Facebook’s “news feed” patent — more formally US patent number 7,669,123 for “dynamically providing a news feed about a user of a social network” — is a classic example of why the very idea of software patents is controversial.

The patent, filed in 2006 and granted on February 23 this year, claims to cover the monitoring of activities in a social network, storing them in a database, generating a list of news items related to those activities, selecting and sorting them, and displaying them to selected users with embedded links and advertising. In other words, it covers the “News Feed” that has been at the centre of Facebook since 2006 — and perhaps the similar news feeds since adopted by other social network sites including MySpace, LinkedIn and Google’s new Buzz.

This patent doesn’t cover every kind of news feed. Twitter wouldn’t be affected, reports All Facebook, since Twitter’s feed contains only the updates explicitly posted by users, not news of implicit actions such as “Sue Smith commented on John Brown’s status”.

But is this really anything new — patent law’s “novelty” requirement?

“They [Facebook] might be covering a sort of software or a kind of technology, but in essence what they’re doing is covering an activity that has probably been done for years but maybe just not with computers and not in quite the same technological way,” Kimberlee Weatherall, who teaches intellectual property law at the University of Queensland, told Crikey.

“The idea of getting updates about things that your friends are doing and then wanting to interact with that probably isn’t a particularly new idea and it did perhaps precede social networks.”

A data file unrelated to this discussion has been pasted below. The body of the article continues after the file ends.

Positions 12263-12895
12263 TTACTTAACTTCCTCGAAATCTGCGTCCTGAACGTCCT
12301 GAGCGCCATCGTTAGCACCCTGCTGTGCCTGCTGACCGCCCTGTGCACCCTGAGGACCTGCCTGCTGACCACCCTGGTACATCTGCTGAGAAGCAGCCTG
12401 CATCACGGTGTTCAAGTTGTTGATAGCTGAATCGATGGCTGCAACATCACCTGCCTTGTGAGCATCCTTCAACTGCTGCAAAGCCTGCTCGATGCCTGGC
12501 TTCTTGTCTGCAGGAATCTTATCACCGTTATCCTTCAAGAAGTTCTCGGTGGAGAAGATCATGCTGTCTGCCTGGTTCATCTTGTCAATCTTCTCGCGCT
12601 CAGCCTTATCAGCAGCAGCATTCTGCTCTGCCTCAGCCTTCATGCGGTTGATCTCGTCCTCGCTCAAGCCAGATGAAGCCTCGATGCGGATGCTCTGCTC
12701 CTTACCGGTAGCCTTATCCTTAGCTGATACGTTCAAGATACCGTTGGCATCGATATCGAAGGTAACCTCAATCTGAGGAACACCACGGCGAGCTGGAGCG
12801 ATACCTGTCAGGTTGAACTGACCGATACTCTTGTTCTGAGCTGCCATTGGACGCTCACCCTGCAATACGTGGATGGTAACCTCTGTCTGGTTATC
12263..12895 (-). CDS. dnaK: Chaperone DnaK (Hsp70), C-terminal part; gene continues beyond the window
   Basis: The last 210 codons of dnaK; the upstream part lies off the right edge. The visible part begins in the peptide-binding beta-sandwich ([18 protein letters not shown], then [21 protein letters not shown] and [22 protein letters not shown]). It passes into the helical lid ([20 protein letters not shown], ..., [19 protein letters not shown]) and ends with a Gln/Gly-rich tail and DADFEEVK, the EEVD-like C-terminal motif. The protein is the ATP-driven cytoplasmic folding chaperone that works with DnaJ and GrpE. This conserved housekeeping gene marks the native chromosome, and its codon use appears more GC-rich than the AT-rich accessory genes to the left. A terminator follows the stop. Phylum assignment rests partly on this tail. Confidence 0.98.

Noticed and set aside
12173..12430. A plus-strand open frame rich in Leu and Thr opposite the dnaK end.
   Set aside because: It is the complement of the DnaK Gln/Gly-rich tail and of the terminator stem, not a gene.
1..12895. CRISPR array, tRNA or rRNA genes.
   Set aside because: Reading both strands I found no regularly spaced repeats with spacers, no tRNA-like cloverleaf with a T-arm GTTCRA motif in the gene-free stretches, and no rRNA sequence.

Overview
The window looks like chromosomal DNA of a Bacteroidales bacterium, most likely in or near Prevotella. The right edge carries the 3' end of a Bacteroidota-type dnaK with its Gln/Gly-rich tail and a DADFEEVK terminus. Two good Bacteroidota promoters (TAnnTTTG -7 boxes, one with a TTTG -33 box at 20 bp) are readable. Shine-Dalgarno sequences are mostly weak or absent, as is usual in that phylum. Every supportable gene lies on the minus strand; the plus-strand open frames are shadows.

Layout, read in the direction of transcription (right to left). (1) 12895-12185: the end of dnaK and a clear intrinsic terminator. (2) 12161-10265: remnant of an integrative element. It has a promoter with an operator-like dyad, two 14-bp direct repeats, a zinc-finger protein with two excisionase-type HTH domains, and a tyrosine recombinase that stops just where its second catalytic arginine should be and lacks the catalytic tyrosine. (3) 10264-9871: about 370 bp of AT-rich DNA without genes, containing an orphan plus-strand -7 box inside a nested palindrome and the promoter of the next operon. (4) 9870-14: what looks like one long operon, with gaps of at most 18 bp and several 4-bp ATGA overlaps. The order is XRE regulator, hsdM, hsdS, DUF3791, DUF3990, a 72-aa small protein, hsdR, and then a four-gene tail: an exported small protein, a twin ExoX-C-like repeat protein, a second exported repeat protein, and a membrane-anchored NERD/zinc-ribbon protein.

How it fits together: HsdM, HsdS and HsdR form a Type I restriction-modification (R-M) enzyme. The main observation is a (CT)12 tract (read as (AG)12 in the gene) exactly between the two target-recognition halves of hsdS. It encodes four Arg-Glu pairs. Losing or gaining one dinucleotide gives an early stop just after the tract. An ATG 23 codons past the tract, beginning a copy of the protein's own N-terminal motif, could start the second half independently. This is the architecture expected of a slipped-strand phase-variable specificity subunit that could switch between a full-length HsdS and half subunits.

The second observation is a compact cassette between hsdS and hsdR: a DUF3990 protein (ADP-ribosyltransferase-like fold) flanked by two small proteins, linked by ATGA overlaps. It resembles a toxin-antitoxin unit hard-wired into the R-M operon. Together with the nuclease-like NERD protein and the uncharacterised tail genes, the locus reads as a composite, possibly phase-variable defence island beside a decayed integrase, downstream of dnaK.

Andres Guadamuz, law lecturer at the University of Edinburgh, is blunter, calling it “a patent for trivial database information handling”.

“Where is the novelty? Where is the inventive step? This is pretty obvious stuff! RSS feeds and news streams are relatively old, and the only big difference here is that it is applied to social networks,” he wrote at his blog TechnoLlama.

There’s an echo here of the infamous 1-Click patent granted to Amazon in 1999 for the method of allowing customers to purchase using a single click on a “buy now” button and previously-stored address and credit card details. While the broadest claims of the original patent were subsequently rejected in 2007, Amazon resubmitted more narrowly and the US Patent Office has not yet made a determination. Since 2000, Apple has been licensing 1-Click for its iTunes Store.

Facebook’s patent may be a defensive move, something to be held in reserve as a bargaining chip should they be sued for patent infringement by another social network patent-holder.

Such patent battles are commonplace between tech companies. Apple vs Nokia over smartphone technology is just one recent example. Apple is also suing HTC, which makes Google’s Android-based Nexus One smartphone.

On the other hand, Facebook could use the patent offensively by suing competitors for infringement or demanding licence fees. That could well end up stifling innovation, particularly given so much software innovation comes from cash-strapped start-ups.

“Smaller companies can become targets because they don’t have patents that they can bring back in response,” Weatherall said. “The reality is patent litigation is really very expensive. I mean it’s expensive for both sides, but it’s certainly expensive if you end up on the receiving end.”